Kennesaw State-Wisconsin Preview
Wisconsin’s shot at the Big Ten title and another NCAA
tournament run is anchored by a known commodity in senior guard
Jordan Taylor, who is expected to be one of the best players in the
country this season.
Taylor’s supporting cast is promising but largely lacks
experience, and the way the Badgers’ young players develop will go
a long way toward determining whether they live up to high
And Taylor will have a hand in helping them develop as the
15th-ranked Badgers open the season Saturday versus Kennesaw State
at the Kohl Center.
Jon Leuer is gone, leaving Taylor as the Badgers’ unquestioned
leader. He’s embracing the role, leaning on what he learned from
teammates in the past.
“During my freshman year, Joe Krabbenhoft and Marcus Landry were
two of the best leaders I think I’ve been around,” Taylor said.
“They were extremely encouraging, but they also would let you know
if you weren’t doing something right or what you need to do better.
There is a fine line, not to yell at guys. You know which guys you
can yell at and which you can’t. Just trying to help your teammates
in any way you can.”
Badgers coach Bo Ryan expects Taylor to take over – but not
necessarily by scoring more. Taylor averaged 18.1 points per game
last season, but his NCAA-best 3.83 assist-to-turnover ratio might
be his most impressive asset.
“I just hope he doesn’t think he has to score 40 a game this
year,” Ryan said. “I think we’re going to be in trouble if he does.
He doesn’t. He wants to be even more consistent. He wants to be
more inclusive with his teammates, maybe in transition. There are
different things we’re looking at in trying to get done with a
different-sized team maybe on the floor.”
Wisconsin went 25-9 last season, finishing third in the Big Ten.
The Badgers made their 13th straight NCAA tournament appearance and
advanced past the first weekend of the tournament for the second
time in the past six seasons, losing to Butler in the regional
“It’s definitely something that sticks with you, knowing you
were so close to reaching the goal,” sophomore guard Josh Gasser
said. “The way we lost, also, it stuck a little longer. In the
offseason, it is good fuel to fire you to work harder and get
better. We know we could have done better and we lost the game by
losing it ourselves. We didn’t necessarily get beat by another
team, we got beat by a very good team. We know we can improve on
that. It definitely was good fuel to fire us up in the
Leuer led the Badgers with 18.3 points and 7.2 rebounds per game
last season, and was taken by the Milwaukee Bucks in the second
round of the NBA draft.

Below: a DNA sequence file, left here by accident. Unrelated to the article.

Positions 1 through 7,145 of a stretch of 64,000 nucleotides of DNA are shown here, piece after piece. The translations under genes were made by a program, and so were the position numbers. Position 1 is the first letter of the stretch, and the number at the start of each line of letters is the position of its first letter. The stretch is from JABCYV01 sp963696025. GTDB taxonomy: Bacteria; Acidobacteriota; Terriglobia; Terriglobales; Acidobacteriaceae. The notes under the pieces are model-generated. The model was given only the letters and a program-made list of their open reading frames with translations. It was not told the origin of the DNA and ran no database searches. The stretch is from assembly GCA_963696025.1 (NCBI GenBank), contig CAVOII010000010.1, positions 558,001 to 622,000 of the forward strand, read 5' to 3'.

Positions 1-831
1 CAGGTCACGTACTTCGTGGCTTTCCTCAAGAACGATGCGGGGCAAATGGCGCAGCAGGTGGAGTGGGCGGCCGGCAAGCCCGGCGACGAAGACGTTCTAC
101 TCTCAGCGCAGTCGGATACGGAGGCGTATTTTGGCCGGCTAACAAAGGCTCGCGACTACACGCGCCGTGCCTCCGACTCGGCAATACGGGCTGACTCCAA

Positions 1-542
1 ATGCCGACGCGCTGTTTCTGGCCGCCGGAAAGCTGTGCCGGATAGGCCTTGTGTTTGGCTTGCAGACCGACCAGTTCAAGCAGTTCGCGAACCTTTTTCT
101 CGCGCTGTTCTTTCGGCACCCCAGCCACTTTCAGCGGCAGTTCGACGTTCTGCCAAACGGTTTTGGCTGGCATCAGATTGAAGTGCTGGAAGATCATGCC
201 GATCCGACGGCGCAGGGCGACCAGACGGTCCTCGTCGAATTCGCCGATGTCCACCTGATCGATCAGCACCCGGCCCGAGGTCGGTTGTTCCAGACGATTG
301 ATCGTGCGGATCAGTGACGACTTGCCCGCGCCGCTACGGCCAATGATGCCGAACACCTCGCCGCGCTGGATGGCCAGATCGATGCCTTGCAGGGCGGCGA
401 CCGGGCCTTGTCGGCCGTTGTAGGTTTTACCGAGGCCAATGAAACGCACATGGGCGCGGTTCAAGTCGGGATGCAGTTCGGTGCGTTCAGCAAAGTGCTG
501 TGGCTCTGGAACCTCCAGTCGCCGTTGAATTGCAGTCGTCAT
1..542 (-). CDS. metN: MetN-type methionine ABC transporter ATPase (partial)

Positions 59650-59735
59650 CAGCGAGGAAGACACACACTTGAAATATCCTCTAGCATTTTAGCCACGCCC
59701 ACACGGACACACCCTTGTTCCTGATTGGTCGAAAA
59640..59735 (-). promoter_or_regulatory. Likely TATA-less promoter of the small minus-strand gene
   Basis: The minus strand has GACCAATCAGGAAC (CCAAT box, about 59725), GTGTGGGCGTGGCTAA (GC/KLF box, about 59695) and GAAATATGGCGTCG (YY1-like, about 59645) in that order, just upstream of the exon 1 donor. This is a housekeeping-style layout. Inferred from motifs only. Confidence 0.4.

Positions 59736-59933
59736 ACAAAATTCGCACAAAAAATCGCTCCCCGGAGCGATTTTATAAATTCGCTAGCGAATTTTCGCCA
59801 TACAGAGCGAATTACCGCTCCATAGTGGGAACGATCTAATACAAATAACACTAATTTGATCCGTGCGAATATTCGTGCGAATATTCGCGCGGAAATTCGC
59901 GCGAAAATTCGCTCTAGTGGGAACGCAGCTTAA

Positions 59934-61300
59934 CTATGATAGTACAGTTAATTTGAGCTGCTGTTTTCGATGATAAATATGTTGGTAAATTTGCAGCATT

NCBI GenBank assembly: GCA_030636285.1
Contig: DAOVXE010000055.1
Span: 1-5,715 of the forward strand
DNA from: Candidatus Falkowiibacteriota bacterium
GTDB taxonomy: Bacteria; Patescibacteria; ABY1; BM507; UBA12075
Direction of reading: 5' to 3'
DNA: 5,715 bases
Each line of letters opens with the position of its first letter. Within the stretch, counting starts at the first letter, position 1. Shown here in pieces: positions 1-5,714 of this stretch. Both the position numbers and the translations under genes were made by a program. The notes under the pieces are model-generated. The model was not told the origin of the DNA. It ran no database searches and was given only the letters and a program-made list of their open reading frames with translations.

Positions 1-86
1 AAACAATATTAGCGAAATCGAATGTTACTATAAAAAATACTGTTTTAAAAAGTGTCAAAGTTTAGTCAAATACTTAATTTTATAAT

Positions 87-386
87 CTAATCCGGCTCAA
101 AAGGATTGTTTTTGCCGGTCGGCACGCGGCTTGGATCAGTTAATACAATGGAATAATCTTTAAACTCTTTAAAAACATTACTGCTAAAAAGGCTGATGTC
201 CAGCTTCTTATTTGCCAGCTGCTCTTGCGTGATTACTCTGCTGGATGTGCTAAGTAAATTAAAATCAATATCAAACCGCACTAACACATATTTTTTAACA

That’s a big loss, and the Badgers also must replace their other
two frontcourt starters from last year, forward Keaton Nankivil
(9.7 points, 4.2 rebounds) and guard/forward Tim Jarmusz (3.9
points, 2.2 rebounds).
The Badgers don’t have a lot of experienced big men to take
“We might not be as big,” Ryan said. “We could be. … But then
again, we might not be.”
They’ll have to be ready for a non-conference schedule that
includes a Nov. 30 visit to North Carolina and a Dec. 3 home game
against in-state rival Marquette.
Ryan will expect bigger things from junior forward Mike
Bruesewitz, who played well in the tournament but wants to become
more consistent this season.
“I’m one of those guys who could tell the amount of mistakes I
made instead of the good things I’ve done,” Bruesewitz said. “I’m
more concerned with the areas I messed up on and made mistakes on.
I feel I can improve shooting percentages and rebounding numbers.
And defensively, change games more defensively. Be the guy who
shuts the other team’s best post player down.”
The Badgers also will be expecting significant contributions
from 6-10 junior forward/center Jared Berggren and 6-10 center Evan
Anderson, who redshirted last season. If the Badgers go small, they
could turn to senior Rob Wilson – although Wilson has missed time
in practice with an undisclosed injury – and junior Ryan Evans.
Of the Badgers’ freshmen, 6-8 forward Jarrod Uthoff has caught
Ryan’s eye early in practice.
“He is a player,” Ryan said. “Better than expected. But don’t
tell him I said that.”
The Badgers also have high hopes for Gasser, who started and
played well as a freshman last year. Gasser looks up to Taylor, and
wants to emulate his game.
“When it looks like he’s covered, just getting that extra step
away from a defender and finding a way to finish,” Gasser said.
“He’s got great finishing ability, great strength and
explosiveness. It’s tough to teach but watching him and covering
him the past year, I definitely learned a lot from him. And
hopefully, I can use that.”
Gasser said Taylor’s leadership will be critical for the Badgers
“The kid works harder than anyone that I’ve seen,” Gasser said.
“He’s got so much talent. But the thing that I think separates him
is his leadership. He just makes whoever plays around him
Lewis Preston will be making his coaching debut for Kennesaw
State after serving as an assistant at Penn State the past four
seasons. Preston will have the luxury of leaning on junior Markeith
Cummings, who led the Atlantic Sun Conference in scoring at 18.3
points per game in 2010-11.
The Owls, who were 8-23 last season, also return fellow guard
Spencer Dixon, who averaged 13.1 points and a team-high 3.4
assists. LaDaris Green averaged a conference-best 8.5 rebounds.
Preston’s primary concern, though, will be improving a defense
that allowed opponents to shoot 46.5 percent and average 74.8
points – the worst marks in the Atlantic Sun.
This is the first meeting between Kennesaw State and